So in addition trying meditation and reaching out to my safety network of friends, I implemented a few other strategies as well.
First, I tried to feel the feeling purely, without layering onto it another story about what should or should not be. I managed to step out of the riptide of fear to reassure myself that I am not the fear. I feel the fear, but I am not the fear. I tried not to over-identify with the feeling and to reassure myself that the wave and intensity would pass if I can just hang on. And it did.
Second, I tried to keep the inner bully that was telling me the fear was not justified at bay so I wasn’t overwhelmed and overtaken by shame. And then I tried to figure out something that would make me laugh or find fun that I could do.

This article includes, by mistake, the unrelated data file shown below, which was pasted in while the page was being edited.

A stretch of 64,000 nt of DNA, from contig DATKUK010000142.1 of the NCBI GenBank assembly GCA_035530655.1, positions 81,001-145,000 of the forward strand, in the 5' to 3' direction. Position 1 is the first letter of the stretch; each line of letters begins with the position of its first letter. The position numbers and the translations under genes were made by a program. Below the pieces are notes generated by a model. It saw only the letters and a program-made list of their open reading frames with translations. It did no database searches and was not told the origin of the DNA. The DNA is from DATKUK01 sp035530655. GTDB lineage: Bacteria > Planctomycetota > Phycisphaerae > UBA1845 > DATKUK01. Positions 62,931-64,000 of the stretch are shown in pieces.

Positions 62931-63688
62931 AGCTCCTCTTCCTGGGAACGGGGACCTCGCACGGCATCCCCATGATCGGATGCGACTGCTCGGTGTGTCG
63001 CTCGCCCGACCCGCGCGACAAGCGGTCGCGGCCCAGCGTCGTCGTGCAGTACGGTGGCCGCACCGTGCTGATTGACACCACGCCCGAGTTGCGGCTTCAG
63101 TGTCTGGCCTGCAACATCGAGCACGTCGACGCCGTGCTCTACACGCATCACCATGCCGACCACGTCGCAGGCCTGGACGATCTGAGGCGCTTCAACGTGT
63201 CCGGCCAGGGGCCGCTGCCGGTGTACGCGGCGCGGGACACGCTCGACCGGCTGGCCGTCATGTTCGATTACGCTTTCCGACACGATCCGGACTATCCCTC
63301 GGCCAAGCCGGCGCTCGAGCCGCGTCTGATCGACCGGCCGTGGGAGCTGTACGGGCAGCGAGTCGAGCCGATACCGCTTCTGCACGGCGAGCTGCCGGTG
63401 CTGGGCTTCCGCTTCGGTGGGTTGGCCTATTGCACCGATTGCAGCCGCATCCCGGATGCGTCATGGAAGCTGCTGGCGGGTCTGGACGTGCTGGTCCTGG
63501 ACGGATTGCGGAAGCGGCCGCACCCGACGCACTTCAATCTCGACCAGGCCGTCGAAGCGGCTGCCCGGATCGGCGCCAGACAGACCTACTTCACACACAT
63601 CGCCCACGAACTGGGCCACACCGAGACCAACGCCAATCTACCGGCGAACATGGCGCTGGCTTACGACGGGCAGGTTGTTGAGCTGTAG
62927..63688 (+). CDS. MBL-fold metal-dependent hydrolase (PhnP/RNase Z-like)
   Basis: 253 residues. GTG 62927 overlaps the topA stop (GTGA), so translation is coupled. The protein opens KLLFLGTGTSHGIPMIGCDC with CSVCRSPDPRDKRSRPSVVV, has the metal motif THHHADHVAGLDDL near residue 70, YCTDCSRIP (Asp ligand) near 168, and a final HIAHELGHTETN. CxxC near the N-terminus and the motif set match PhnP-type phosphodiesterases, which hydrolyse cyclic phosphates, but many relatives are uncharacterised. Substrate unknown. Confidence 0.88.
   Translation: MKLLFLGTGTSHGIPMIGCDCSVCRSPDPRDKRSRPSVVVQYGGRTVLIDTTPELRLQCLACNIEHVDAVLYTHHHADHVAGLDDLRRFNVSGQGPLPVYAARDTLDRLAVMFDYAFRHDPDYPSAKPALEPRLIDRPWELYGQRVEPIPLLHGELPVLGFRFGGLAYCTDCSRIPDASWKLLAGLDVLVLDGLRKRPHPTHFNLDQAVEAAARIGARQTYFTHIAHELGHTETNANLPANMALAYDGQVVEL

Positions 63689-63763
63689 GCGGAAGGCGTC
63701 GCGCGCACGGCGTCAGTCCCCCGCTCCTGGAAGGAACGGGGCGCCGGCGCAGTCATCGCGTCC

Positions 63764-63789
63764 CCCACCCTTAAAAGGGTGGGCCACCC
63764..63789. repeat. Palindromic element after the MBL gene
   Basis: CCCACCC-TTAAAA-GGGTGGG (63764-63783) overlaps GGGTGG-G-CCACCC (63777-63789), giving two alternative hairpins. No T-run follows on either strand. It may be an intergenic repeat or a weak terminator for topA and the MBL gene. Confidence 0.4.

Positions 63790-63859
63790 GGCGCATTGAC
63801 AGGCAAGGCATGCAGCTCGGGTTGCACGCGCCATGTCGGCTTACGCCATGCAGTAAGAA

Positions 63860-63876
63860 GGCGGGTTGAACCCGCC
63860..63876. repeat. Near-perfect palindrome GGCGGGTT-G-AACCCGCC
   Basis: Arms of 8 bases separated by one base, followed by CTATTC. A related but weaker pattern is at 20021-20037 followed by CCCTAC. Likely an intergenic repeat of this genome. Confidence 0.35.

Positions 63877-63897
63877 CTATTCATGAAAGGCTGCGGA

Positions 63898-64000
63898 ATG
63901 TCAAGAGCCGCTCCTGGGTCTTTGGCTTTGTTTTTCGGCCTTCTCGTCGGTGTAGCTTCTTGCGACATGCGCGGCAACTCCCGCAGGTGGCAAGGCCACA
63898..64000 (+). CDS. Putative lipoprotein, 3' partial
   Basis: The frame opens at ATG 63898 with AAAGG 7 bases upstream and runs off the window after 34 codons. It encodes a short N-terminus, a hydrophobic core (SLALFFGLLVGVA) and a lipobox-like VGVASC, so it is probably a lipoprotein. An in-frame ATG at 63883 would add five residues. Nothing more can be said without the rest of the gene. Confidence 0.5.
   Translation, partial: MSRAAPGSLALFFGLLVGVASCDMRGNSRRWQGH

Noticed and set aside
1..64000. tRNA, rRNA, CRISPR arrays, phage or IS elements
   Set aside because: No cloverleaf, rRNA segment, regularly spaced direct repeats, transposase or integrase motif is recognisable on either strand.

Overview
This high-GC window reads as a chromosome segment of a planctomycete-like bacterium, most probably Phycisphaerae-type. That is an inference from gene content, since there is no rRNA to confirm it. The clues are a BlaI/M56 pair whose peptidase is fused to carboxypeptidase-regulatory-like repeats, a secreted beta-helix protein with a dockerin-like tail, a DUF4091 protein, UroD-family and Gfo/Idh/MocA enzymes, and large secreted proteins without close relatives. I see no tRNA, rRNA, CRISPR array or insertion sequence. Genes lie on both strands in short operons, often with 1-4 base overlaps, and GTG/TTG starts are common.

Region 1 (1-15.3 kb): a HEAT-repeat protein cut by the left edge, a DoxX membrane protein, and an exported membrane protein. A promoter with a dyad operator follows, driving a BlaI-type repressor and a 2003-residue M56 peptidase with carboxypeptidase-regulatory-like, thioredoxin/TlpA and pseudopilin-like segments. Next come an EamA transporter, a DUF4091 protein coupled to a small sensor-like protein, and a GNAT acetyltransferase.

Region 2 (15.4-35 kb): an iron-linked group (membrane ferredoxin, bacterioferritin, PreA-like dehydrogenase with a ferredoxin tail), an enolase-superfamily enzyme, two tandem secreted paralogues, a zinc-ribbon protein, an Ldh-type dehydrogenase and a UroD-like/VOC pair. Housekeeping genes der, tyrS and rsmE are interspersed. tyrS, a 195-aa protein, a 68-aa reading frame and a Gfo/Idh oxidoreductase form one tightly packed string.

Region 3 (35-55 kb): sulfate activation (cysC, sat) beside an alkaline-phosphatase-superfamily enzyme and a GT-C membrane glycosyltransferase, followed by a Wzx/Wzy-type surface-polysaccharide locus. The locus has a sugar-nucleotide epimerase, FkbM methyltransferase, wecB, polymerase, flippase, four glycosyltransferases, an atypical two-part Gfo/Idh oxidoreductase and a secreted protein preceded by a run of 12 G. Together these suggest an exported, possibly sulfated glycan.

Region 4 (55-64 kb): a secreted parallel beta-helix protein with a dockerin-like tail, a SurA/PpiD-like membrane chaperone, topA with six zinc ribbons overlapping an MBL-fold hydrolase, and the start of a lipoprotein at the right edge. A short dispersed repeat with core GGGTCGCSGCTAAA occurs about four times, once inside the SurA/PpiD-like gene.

Finally, I implemented what I call extreme self-care - that entails strict boundaries about who I communicate with and what I watch (like not the news); aromatherapy blends such as this one to mitigate the panic; and I seek out a program that will make me laugh (The Graham Norton Show and Last Week Tonight are usually reliable for me).
This past week, Master Archie arrived, and Prince Harry spoke briefly and endearingly at some stables on the grounds of Windsor Castle. As appealing as his words were, they brought up both of my “mother griefs.” I felt sad that his own mother Princess Diana was not alive and with him for this monumental day in his life. That made me miss my own mother more.
But he also said, “I haven’t been in many births. This is definitely my first birth. But it was amazing, absolutely incredible.” I was and am so happy for him and for his wife. But then the thought occurred: I will never, ever be at a birth.